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Two Utahns now helping to run President Clinton's national campaign - Donald Dunn and Mickey Ibarra - say the president personally wants to win in Utah and will put some extra effort into it.

"He knows that's the only state where he finished third (in 1992), and he wants it," said Dunn, 25, a Salt Lake native who has worked in the White House for three years and is now switch-ing over to help run press operations for the campaign.Ibarra, who helped run the Democratic National Convention and is a senior adviser to the Clinton campaign, said Clinton wants to improve his showing in Utah so much that his campaign is sending a full-time staffer to Utah to coordinate efforts there.

No one seems to remember the last time that the Democratic presidential campaign did that.

Dunn said the president showed he personally thinks winning Utah is possible in a conversation he had with Housing and Urban Development Secretary Henry Cisneros - former mayor of San Antonio - who was about to leave to watch the San Antonio Spurs play the Utah Jazz in the playoffs.

"Cisneros said, `I think it might be more beneficial for us politically if San Antonio wins.' But the president said, `You know, our numbers are rising in Utah . . . ,' and he just spouted off all the poll numbers from Utah," which showed his job satisfaction ratings improving, Dunn said.

"And then the president said, `You know we've got some good Democrats out there. The mayor out there had a tough race her first election, but in the second she was able to hold on,' and he just kept spouting off the numbers. Winning Utah would be a big upset, but he thinks it's possible," Dunn said.

Dunn suggested carrying Utah is sort of the ultimate challenge and dream for Democrats who, even in the White House, tend to ask him, "How many Democrats are there in Utah? And I say, `About seven.' "

Dunn started working in the White House in its public liaison office as an intern from the University of Utah, then was hired full-time. Later, he worked in its political office.

Most recently, he worked for the Democratic convention as director of operations for presidential VIPs. "I made sure all of the president's friends - people he's known for 30 years - were taken care of," he said.

He now will coordinate press relations in 14 northeastern states. "I will be passing messages back and forth from the media to the campaign and try to keep everyone on message."

Ibarra, a former teacher at Hillcrest High School and a Utah native, is on leave from his regular job in Washington, D.C., as campaign and elections manager for the National Education Association.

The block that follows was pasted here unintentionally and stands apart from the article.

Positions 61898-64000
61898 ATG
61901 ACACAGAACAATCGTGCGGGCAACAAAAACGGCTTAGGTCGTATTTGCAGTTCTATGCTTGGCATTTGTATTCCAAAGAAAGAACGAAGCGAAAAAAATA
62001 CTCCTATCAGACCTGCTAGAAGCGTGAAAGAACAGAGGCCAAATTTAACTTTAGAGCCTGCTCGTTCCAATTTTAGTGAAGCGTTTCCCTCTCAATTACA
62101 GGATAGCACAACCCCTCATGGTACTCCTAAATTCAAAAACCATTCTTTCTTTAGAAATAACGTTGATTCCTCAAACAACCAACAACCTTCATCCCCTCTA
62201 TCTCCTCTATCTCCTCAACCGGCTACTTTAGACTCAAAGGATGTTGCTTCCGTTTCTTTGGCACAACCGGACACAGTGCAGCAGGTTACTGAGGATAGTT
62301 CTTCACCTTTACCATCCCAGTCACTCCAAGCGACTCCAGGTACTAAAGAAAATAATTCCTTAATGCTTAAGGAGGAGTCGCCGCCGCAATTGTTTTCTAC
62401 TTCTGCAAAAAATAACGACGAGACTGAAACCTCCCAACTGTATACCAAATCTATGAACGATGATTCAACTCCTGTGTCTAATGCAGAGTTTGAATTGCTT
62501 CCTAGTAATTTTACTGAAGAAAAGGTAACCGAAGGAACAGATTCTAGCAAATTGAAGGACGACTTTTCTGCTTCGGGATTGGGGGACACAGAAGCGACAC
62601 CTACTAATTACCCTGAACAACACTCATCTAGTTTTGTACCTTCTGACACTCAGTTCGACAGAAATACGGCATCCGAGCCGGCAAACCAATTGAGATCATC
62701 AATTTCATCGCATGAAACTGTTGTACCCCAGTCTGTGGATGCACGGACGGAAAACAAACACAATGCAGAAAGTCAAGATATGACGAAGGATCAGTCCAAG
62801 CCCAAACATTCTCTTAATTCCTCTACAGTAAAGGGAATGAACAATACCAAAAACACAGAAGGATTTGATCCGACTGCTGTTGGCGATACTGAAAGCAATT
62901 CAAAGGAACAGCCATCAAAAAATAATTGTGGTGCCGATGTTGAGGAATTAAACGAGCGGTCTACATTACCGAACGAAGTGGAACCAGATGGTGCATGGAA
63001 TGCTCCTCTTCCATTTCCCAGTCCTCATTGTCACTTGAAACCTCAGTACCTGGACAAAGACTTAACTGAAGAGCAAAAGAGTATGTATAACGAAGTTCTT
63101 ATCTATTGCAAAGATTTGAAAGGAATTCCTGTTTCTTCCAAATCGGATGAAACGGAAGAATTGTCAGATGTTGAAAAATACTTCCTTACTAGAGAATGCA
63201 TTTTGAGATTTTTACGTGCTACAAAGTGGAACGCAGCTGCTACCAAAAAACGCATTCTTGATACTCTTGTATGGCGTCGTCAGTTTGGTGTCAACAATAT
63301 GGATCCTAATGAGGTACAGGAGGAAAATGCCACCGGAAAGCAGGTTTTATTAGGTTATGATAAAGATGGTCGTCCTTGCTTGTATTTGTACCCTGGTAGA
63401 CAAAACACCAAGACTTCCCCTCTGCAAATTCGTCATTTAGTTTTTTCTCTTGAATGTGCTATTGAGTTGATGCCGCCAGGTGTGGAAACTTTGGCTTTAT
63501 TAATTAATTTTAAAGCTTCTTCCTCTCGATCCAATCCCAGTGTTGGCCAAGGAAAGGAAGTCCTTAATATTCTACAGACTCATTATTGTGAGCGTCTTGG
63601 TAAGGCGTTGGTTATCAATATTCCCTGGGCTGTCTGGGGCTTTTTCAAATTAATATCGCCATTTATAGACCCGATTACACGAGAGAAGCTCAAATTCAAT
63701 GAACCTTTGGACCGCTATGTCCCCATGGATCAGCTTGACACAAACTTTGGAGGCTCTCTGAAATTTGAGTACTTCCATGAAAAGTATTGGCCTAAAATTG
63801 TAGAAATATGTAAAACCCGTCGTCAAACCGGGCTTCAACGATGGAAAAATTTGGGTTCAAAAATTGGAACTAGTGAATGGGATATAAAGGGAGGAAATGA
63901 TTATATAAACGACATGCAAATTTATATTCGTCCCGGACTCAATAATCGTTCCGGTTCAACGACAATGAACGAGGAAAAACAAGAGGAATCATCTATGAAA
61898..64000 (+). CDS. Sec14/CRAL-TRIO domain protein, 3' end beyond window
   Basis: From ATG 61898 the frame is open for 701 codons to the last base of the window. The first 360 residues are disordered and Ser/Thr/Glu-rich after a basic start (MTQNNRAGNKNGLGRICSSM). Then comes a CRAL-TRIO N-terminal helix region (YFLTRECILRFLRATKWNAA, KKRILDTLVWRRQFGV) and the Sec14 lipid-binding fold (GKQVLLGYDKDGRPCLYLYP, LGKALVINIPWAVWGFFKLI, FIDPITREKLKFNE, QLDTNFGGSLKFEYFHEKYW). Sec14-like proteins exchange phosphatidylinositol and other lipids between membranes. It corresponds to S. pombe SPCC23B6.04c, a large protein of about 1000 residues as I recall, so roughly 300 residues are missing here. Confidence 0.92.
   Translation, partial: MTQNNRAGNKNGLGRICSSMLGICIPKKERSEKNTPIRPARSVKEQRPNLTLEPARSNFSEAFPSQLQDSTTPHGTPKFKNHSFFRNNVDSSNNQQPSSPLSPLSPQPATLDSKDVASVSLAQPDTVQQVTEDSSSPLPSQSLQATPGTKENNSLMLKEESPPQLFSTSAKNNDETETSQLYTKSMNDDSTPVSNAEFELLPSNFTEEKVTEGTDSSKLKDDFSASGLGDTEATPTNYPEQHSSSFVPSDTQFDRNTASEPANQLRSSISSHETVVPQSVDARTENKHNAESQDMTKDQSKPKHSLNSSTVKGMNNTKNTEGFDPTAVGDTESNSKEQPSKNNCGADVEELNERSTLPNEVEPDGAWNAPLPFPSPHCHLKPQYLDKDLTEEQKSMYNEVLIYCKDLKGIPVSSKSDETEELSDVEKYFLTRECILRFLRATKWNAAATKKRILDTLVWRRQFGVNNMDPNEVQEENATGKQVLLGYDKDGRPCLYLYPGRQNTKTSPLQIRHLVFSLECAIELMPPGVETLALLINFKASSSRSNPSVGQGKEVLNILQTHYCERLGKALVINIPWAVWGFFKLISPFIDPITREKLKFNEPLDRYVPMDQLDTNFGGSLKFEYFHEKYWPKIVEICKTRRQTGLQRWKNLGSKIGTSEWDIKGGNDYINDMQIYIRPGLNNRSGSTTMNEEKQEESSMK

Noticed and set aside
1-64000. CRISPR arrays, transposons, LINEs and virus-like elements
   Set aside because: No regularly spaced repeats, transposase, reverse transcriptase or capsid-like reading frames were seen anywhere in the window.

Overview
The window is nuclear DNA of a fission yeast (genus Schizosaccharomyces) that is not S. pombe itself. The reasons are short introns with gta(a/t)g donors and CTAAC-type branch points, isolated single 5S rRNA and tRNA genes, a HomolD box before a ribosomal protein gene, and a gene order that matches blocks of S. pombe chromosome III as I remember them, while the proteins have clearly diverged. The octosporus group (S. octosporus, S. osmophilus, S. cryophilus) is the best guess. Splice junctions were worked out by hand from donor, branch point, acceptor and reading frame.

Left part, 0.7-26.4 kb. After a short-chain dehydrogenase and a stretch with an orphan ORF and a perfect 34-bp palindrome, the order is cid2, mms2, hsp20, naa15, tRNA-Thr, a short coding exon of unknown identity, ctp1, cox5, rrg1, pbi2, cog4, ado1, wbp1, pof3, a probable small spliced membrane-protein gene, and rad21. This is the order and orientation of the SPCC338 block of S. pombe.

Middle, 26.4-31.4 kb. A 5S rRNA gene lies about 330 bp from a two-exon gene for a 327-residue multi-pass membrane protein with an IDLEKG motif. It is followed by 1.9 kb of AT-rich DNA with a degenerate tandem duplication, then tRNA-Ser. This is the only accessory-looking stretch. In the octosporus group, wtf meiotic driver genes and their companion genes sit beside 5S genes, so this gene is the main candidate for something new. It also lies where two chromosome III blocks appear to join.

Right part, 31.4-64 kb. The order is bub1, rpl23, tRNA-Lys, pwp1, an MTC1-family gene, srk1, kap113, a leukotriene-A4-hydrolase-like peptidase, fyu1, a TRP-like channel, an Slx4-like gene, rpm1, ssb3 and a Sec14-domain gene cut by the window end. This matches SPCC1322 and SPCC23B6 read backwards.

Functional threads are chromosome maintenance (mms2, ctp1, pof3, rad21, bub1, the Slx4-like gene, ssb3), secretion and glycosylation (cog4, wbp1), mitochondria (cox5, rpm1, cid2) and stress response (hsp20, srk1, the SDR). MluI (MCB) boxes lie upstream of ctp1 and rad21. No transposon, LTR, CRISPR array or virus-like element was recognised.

He ran a trouble-shooting operation during the Democratic convention, where he had a staff of 75 to resolve any unforeseen problems.

"The most interesting was when a delegate from North Carolina called and said she tore her dress in such a way that she was afraid that if she stood up she would expose herself. So one of my troubleshooters was there - with a blanket," he said.

His new job now as an adviser for special projects to the Clinton campaign will also have him doing some trouble-shooting. One special project, for example, is to try to persuade campaign managers for past Democratic nominees to take leaves from their jobs and help this year.

Since Ibarra and Dunn both know Clinton and Utah, they both say his message should play well there.

"Our message is that of opportunity, responsibility, community and the future of our country," Ibarra said. "With my personal experience, that should play well with Utahns - and we have a chance to make an impact. Maybe we won't win, but we'll have an impact."

For example, Ibarra, who is not a member of The Church of Jesus Christ of Latter-day Saints but says he often finds himself defending its members from misperceptions by others, says the message should attract them because "they really do have a sense of charity and Christian values and building community."

To help get the message out, the campaign is sending Nelson Reyneri to help coordinate its efforts with other Democrats. Hesaid, "I'm aiming for a win, not just doing well. We just want Utahs to take an honest look at the president's record, and then we'll do well."

Ibarra said several surrogates for Clinton will also visit the state, although it is too early to tell whether Clinton himself will come. Clinton declined a speaking invitation by the American Legion, whose national convention meets next week in the Salt Palace. Clinton will be on his post-convention bus tour with Vice President Al Gore. Bob Dole will speak to Legionnaires Tuesday.

With the extra efforts, Ibarra warned Reyneri, "Nelson, we just better not finish third."